For Families - About Learning Games

About Learning Games

Everybody with kids has seen "that look." You know the one. The child is completely and overwhelmingly engaged in the thing before them. It can happen during any number of activities. But the truth is that for many kids, "that look" is at its very most intense ... when they're playing digital games.

Digital games (and other digital media) exert an incredibly strong pull on today's children. They capture kids' imaginations in a way that almost nothing else can. In fact, the power of digital games is so strong that many adults regard them as something they have to limit - as in, "Turn off the computer and come to dinner NOW!"

But consider this for a moment. What if there was a way to harness the amazing power of these digital games ... and use it for the forces of good?

We think that there is. And that's why we made Lure of the Labyrinth for your kids.

 We know that today's families come in many shapes and sizes, so we use the word 'kids' in this article to include all the children you care for in your life 

As you well know, digital games are everywhere in our culture. But until recently, these games were almost always designed solely for entertainment. It turns out now, though, that many researchers believe there's something special about digital games (and the mechanics of digital game play) that makes them great not only for entertainment, but for teaching and learning, too. They believe that well-designed digital games can bring together the engaging power of gameplay (the part that gives kids "that look" ...) with meaningful content that can actually help people in their lives. That's why we now see the military, private industry and a slew of educational institutions using digital games in the same ways that they also use textbooks, videos and PowerPoint presentations ... as a teaching tool.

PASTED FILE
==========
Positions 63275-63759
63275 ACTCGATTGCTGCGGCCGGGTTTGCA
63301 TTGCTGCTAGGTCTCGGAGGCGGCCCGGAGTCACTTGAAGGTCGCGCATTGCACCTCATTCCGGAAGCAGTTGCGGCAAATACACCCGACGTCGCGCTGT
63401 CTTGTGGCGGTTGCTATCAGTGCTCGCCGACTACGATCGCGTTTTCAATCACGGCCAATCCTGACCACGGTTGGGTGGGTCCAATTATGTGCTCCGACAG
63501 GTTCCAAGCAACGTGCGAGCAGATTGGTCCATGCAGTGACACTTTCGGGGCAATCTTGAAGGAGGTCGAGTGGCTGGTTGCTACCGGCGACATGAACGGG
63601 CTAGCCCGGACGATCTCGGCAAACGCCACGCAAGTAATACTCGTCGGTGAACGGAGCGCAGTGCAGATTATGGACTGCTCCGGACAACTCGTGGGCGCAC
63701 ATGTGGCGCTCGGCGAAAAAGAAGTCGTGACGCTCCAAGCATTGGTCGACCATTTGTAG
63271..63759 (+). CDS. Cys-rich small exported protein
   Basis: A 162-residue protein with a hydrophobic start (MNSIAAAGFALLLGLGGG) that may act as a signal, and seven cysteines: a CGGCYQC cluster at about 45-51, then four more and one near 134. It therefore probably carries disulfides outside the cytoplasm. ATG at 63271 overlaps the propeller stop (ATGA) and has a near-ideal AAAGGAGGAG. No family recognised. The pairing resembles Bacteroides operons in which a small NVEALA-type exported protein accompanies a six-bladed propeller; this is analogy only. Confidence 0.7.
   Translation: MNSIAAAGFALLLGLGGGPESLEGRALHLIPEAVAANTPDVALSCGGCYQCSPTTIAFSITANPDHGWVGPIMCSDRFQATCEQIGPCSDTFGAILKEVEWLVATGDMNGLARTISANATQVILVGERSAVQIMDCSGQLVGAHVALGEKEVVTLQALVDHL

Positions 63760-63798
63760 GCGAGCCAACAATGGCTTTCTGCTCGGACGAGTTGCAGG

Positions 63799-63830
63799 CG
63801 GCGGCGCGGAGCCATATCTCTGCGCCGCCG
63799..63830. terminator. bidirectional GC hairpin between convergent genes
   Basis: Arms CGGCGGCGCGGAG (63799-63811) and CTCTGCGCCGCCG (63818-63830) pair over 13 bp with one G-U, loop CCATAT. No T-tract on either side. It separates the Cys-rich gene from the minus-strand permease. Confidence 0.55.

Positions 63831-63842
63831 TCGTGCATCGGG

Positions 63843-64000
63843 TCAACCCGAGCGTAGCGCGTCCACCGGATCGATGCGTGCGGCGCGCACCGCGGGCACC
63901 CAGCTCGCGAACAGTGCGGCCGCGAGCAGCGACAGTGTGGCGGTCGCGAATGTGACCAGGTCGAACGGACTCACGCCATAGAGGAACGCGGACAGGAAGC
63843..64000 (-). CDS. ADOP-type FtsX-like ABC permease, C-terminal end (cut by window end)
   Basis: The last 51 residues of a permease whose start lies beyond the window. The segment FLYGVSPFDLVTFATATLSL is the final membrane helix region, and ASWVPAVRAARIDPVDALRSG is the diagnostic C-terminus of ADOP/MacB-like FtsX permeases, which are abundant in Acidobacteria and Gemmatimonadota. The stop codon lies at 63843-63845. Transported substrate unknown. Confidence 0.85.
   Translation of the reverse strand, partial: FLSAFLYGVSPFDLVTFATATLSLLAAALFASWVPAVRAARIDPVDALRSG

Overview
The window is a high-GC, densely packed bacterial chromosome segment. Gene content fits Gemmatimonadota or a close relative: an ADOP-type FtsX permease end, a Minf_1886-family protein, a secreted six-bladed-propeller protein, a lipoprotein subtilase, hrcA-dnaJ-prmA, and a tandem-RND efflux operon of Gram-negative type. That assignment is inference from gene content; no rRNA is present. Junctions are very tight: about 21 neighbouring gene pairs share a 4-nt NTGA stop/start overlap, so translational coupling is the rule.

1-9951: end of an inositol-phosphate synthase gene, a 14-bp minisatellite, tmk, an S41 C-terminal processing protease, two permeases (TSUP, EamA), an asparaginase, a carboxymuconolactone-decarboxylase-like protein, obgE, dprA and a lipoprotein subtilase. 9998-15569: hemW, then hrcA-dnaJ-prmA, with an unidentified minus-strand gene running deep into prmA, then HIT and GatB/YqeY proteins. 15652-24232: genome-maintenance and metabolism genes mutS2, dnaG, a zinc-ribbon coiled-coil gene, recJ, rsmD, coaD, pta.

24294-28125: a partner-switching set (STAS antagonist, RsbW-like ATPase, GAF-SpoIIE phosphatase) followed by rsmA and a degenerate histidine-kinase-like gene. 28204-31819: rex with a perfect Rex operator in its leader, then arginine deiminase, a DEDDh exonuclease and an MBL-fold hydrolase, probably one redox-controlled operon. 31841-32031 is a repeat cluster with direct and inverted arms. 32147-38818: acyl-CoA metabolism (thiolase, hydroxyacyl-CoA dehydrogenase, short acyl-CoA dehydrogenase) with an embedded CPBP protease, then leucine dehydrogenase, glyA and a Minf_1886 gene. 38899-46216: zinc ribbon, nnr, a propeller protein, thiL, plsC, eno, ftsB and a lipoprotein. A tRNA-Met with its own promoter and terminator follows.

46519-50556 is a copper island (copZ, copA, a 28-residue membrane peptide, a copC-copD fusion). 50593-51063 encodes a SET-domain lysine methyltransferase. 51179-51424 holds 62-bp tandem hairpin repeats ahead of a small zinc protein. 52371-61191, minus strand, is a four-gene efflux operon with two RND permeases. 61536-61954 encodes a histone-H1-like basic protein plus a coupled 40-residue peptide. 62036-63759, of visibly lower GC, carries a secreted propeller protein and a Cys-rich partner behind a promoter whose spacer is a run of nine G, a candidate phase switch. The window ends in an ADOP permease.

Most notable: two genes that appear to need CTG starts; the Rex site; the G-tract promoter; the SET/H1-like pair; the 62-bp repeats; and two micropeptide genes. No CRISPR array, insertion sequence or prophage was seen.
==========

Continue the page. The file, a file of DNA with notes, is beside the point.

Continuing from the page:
Lure of the Labyrinth has been designed specifically to help teach pre-algebra to middle-school students, and it has a rock-solid educational foundation since it's built around the CCSS and National (NCTM) standards. Teachers will use the game as part of their pre-algebra curriculum and assign students to play Lure of the Labyrinth both in the classroom and wherever else they have Internet access (it's a web-based game). We feel that it presents an opportunity for your children to improve their analytical and problem-solving skills and even, we think, make them think more like mathematicians. You'll like Lure of the Labyrinth for all of those reasons. And your kids will like it because it's exciting, challenging and fun to play.

So what's the upshot of all this?

Well, maybe "that look" can be a good thing ... and if your kids are playing Lure of the Labyrinth, we hope you'll let them have another few minutes on the computer before dinnertime.